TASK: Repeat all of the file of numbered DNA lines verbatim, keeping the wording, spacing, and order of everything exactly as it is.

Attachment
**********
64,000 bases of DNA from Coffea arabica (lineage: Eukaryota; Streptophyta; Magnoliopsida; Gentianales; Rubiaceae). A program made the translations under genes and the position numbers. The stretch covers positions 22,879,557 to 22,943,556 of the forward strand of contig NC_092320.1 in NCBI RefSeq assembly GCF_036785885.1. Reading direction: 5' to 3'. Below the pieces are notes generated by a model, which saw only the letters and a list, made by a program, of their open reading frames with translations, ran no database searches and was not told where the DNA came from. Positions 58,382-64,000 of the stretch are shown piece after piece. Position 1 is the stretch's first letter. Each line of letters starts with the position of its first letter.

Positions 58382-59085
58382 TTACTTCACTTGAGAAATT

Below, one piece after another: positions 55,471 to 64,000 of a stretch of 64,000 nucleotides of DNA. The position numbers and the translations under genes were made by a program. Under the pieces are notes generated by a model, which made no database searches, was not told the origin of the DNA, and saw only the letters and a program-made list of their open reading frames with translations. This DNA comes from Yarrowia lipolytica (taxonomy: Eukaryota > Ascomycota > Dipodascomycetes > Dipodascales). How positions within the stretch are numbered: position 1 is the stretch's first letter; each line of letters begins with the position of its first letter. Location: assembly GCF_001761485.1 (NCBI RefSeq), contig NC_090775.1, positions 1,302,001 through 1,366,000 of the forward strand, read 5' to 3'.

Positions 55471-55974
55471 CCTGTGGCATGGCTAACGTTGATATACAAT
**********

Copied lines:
64,000 bases of DNA from Coffea arabica (lineage: Eukaryota; Streptophyta; Magnoliopsida; Gentianales; Rubiaceae). A program made the translations under genes and the position numbers. The stretch covers positions 22,879,557 to 22,943,556 of the forward strand of contig NC_092320.1 in NCBI RefSeq assembly GCF_036785885.1. Reading direction: 5' to 3'. Below the pieces are notes generated by a model, which saw only the letters and a list, made by a program, of their open reading frames with translations, ran no database searches and was not told where the DNA came from. Positions 58,382-64,000 of the stretch are shown piece after piece. Position 1 is the stretch's first letter. Each line of letters starts with the position of its first letter.

Positions 58382-59085
58382 TTACTTCACTTGAGAAATT

Below, one piece after another: positions 55,471 to 64,000 of a stretch of 64,000 nucleotides of DNA. The position numbers and the translations under genes were made by a program. Under the pieces are notes generated by a model, which made no database searches, was not told the origin of the DNA, and saw only the letters and a program-made list of their open reading frames with translations. This DNA comes from Yarrowia lipolytica (taxonomy: Eukaryota > Ascomycota > Dipodascomycetes > Dipodascales). How positions within the stretch are numbered: position 1 is the stretch's first letter; each line of letters begins with the position of its first letter. Location: assembly GCF_001761485.1 (NCBI RefSeq), contig NC_090775.1, positions 1,302,001 through 1,366,000 of the forward strand, read 5' to 3'.

Positions 55471-55974
55471 CCTGTGGCATGGCTAACGTTGATATACAAT